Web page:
Have you ever noticed that people tend to focus on what is thrown in front of them rather than what is important? In your small business you need to focus on what is important, not necessarily what is in front of you at the moment. The news is a great example because it can be so influential. In general the news causes people to be reactionary to whatever someone is telling us. The news can literally run your life if you allow it to by not filtering what is actually important. The same thing is true in your business and you need to focus on what is important, not necessarily every little detail that pops up in your day to day activities.
Know What to Measure
Many small business owners don’t know what they should be measuring which causes them to be reactionary to their financial statements. What happens when you ask for some financial reporting from your bookkeeper? They pop a profit and loss and balance sheet in front of you right? And what do you do? You look at the sales and the bottom line and then you freak out. You freak out in either a good way or a bad way. Look how great sales are or look how bad profits are. Do you care if all of your sales are sitting in accounts receivable? I know that I would because this means I have no cash.
You need to create a list of both reports and financial metrics that are important to you. Not only what is important but what benchmarks and goals are important. How can you possibly know if your business is doing well if you don’t have any clearly defined goals and budgets? You can’t because a business owner that is operating without forecasts and budgets is literally running their business blind.
Measure Results Consistently
Another mistake I see business owners make is not measuring their results consistently enough. You need to set clear deadlines with your bookkeeper for what reports and metrics you want to see and how often you would like to see them. I see business owners become lax and they are too easy on their bookkeeper because they have formed a personal relationship with them. If you need to see your financials by the 10th of each month then tell your bookkeeper that and hold them accountable to hitting that expectation every single month.
I have one client that is a great example of this. When we first started working with this particular client I told them that we could deliver accurate financials by the 10th of each month. They told me they needed them by the 5th and I said that it may not be possible given several factors but that we would do what we could. Most months depending upon how the calendar falls we deliver updated financial reports by the 5th. Our client doesn’t just look at the reports and say ok I trust you, they question them. Why is this number so high or low, are you sure about this, can you show me back up for this etc? You know what is also true, this client is very successful. I enjoy working with them, I learn from them and they mold the way I run my business and how I try and get other clients to run their business. Most business owners are not this disciplined. They are too nice to their bookkeeper and they let things slip. Sure I like when clients are nice but I also like when they hold us accountable so that they can be more successful.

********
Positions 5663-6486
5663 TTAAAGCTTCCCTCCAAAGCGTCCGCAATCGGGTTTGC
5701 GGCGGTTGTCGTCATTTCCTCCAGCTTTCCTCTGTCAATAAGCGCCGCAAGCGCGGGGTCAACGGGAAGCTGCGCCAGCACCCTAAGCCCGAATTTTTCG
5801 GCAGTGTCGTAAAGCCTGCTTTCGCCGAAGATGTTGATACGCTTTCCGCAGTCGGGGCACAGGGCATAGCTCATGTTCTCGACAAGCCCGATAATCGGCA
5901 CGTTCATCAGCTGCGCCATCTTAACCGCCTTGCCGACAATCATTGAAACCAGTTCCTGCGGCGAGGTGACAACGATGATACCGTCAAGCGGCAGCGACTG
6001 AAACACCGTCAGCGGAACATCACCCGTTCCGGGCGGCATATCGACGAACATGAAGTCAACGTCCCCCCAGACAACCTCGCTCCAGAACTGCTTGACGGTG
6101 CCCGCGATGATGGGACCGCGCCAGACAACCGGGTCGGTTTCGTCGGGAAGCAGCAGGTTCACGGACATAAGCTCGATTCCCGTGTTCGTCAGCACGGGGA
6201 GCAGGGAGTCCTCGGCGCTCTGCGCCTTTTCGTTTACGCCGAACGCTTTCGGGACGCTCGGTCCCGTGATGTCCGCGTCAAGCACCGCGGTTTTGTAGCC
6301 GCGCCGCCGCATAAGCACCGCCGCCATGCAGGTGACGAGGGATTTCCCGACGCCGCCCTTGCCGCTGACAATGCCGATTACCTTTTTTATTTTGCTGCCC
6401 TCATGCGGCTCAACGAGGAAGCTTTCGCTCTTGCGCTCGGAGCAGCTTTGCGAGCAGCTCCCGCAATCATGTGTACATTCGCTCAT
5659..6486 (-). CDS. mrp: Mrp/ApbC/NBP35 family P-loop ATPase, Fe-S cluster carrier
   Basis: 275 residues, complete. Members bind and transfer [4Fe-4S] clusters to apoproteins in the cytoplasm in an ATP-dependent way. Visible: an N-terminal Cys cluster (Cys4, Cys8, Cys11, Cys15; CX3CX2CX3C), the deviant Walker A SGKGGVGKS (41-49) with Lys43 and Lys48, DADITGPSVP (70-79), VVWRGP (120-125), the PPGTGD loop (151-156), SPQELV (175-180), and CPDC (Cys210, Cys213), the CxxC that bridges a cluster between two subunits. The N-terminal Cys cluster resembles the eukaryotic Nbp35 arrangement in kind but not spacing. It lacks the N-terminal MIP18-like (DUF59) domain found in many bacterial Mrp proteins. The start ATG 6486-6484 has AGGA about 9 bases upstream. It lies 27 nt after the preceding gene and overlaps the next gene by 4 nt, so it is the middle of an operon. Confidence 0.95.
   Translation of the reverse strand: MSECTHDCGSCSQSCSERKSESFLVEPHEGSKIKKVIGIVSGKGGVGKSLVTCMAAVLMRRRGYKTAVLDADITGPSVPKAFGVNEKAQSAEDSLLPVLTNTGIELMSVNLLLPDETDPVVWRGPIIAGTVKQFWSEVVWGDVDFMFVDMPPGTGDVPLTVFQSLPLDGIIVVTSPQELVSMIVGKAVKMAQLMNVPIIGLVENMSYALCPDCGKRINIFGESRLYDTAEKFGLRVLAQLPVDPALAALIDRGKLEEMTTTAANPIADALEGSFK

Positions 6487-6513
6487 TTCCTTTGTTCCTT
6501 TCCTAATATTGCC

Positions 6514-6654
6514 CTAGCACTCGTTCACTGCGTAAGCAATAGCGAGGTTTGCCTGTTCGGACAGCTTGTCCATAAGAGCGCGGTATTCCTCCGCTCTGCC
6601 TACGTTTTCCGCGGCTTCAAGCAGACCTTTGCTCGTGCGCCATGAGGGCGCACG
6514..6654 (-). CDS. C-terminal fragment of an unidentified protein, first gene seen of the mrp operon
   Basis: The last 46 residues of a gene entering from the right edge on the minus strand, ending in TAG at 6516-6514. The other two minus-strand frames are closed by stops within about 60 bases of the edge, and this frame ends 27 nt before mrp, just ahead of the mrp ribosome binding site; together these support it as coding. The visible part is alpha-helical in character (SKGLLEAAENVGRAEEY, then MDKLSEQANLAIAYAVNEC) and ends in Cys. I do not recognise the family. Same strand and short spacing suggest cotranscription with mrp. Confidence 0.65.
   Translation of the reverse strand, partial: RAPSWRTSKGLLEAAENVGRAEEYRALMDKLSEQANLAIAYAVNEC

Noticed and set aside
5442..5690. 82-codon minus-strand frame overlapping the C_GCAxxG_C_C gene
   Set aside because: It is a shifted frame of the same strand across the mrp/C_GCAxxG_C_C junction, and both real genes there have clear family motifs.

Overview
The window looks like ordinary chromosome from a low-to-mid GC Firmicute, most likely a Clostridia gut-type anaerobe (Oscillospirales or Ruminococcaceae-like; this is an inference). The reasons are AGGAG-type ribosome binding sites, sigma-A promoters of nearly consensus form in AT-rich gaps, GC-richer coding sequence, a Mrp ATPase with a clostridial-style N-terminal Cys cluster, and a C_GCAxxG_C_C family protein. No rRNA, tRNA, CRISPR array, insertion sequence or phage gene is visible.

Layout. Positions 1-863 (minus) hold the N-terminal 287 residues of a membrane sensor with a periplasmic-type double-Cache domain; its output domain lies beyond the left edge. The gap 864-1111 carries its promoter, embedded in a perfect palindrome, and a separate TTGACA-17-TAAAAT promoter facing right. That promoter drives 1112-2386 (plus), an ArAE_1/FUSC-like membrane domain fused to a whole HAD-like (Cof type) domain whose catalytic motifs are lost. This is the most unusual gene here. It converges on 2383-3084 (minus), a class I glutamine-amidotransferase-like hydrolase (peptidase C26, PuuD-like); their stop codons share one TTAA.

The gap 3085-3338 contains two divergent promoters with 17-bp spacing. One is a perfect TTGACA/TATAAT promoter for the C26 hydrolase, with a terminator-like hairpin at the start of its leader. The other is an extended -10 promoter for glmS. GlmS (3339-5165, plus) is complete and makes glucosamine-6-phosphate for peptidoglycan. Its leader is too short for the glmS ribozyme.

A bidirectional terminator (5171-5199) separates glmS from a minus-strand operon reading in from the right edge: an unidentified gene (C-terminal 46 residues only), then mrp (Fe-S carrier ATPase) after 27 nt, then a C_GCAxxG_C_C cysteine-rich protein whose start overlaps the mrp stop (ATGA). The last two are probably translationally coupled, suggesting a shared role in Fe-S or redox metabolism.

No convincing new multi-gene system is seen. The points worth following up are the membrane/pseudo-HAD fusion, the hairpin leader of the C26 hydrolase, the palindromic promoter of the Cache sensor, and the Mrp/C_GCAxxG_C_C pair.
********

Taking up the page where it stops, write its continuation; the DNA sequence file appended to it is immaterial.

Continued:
So now you are measuring and looking at business metrics that you actually care about not just those that are popping up. You are not worrying about every little thing that happens but you are focused on the big picture. You are consistently measuring your results and holding your team accountable for delivering you the information you need when you need it. What is next? Making adjustments based on the results you are getting.
It is so frustrating to me when a business owner gets a good or bad set of financial reports and links it to some outside factor like the weather or the economy. Sure those things can have an impact on financials and can even help explain some fluctuations but that doesn’t mean you just sit back and let them win. You react and adjust before it is too late. Better yet. adjust before they happen so that you can maybe counteract them and come out with a positive result. The only way that you can do that is by constantly and consistently measuring your results and learning from the past. Having accurate and updated financial information can help you make adjustments that can keep your business on a profitable path.
Don’t get distracted by little things in your business that don’t have an impact on your long-term success. Understand what is important to you, measure it on a consistent basis and make adjustments as necessary.
Do you know what metrics you should be measuring in your small business?
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